According to Abdu, the accusations police have levelled against the detainees do not match their actions. “They would arrest a person, interrogate them over a certain issue, and the next day bring them to court and suddenly accuse them of something else,” she explains. “That is invalid. One cannot file charges over disturbing or assaulting a police officer or throwing stones when the investigation concerns a totally different matter.”
In one case, Abdu recalls, police wanted to extend remand on the grounds that the accused detainee had participated in the demonstration. “But when both the defense and the judges asked ‘When? Which specific illegal protest did he take part in?’ [the police] were unable to answer, so they replied ‘during the month of May.’”
Whereas the initial charges were mostly related to rioting, participating in illegal demonstrations, and stone throwing, she adds, “suddenly the charge sheet included ‘incitement.’ All of a sudden the same person who went out to the street to protect his property is accused of racism and incitement.”
In some cases, the detainees were denied medical treatment. “We arrived at the police station in the first few days and there were 30 detainees,” recalls Abdu. “Six of them needed urgent medical treatment after [the police] used stun grenades and rubber bullets. One of them was beaten and had a hemorrhage in his eye.” Although they needed to be treated, the police still demanded to interrogate them first. Moreover, she says, the detainees were interrogated in Hebrew, even though they have the right to be interrogated in their native Arabic. Some detainees were not even informed that they have the right to meet with a lawyer first.
“We were prevented from meeting with the detainees,” she continues. “One day, I arrived at the police station at 9 p.m. and left at 8:30 a.m. the following morning. There were 38 detainees, and my colleagues and I were only able to meet with eight — we were barred from meeting with the others. We were asked, what organization are you from? And we replied that we do not belong to organizations, we’re volunteers. At one police station they pushed out the lawyers, at others they closed the door and did not let the lawyers in, nor did they answer the phones. In Nazareth, one attorney was even arrested.”
The police even interrogated Palestinian children, sometimes without the presence of their parents. “There was a clear trend of going after minors for the first two days,” says Abdu.
“We saw that they brought a lot of them to court and released them the next day. The judges would release the minors without conditions, or under conditions such as banning them from participating in illegal demonstrations for 30 days, when the prosecution asked for a restraining order and an extension of remand. There were also cases where the judges decided to release the minors, but the prosecution asked for an extension to investigate or submit evidence, and then the judge was forced not to carry out the release, leaving the minors detained for another day.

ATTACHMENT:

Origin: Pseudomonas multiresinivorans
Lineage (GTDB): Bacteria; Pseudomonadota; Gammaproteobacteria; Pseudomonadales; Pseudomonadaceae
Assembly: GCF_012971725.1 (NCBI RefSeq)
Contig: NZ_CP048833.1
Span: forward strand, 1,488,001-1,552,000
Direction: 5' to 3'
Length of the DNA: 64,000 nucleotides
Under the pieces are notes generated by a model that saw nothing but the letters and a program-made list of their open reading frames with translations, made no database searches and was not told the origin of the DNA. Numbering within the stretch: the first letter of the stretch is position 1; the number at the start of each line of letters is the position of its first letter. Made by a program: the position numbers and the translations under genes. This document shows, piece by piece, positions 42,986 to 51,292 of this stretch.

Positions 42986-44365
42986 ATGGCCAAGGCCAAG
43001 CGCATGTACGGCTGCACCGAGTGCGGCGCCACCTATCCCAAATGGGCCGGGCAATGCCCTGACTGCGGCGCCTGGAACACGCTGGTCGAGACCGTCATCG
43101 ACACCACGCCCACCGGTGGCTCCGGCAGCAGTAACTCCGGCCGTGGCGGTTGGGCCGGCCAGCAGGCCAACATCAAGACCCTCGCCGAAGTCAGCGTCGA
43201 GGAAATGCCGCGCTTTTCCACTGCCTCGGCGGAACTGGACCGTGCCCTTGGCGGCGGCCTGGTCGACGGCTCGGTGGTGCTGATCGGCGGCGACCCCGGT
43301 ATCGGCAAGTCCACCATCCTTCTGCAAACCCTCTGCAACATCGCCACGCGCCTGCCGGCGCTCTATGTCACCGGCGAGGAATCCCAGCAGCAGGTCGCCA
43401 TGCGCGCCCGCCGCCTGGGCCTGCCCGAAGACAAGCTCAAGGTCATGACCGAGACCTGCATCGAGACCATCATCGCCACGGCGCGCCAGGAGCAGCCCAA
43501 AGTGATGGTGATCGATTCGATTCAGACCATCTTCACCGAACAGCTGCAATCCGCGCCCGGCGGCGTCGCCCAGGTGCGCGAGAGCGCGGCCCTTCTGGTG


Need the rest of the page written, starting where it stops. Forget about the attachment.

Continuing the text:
“They use the same methods as in the West Bank, even the same units,” says Abdu. “Undercover police, Border Police, Shin Bet — they are all used against us. Even the media continued to incite against us. The arrests continue even now. There are arrests in Umm al-Fahem, Reineh, Kufr Kanna, Shefa ‘Amr. Some of the detainees are arrested a second time. Some of the detainees in Haifa were arrested again and released.”
Abdu adds that she will continue volunteering her time defending young Palestinians who have been arrested over the past weeks. “This week we gave lectures in Haifa on the rights of detainees, and I will give a lecture in one of the high schools where one of the students was arrested and indicted. I feel that we as a society are evolving, learning, and improving over time. Social networks have helped a lot, and we learned to use them. We are more prepared for an emergency.”
The police refused to address allegations of misconduct at the time of the arrests, and did not respond to our query over whether any investigations are being conducted into the matter nor our request for a breakdown of specific cases of police misconduct.
‘If you interrogate anyone, interrogate your political leadership’
Mu’tasim Taha is a photographer from the village of Daburiyya in northern Israel. He recently participated in activities to raise cultural awareness in the village, which included lectures by journalists, lawyers, activists, and Knesset members. Taha was arrested last Tuesday and released the following day. A week before his arrest, he received threats from someone in the Israeli security service demanding the village put an end to the cultural activities.
“When the operation began, at 2 a.m. last Tuesday, we were surprised by masked men in civilian clothes who stormed the house and frightened my mother and the whole family,” Taha recalls. “Five people entered my room. Then an officer from the [local] station arrived, and another officer told me in Arabic: ‘You see how we’ll get you.’ He began threatening me, while mentioning the names of young people from my village.”
“Then they arrested me,” Taha continues. “They pulled out a weapon in front of my brother and his wife fainted. They tried to threaten my family members.”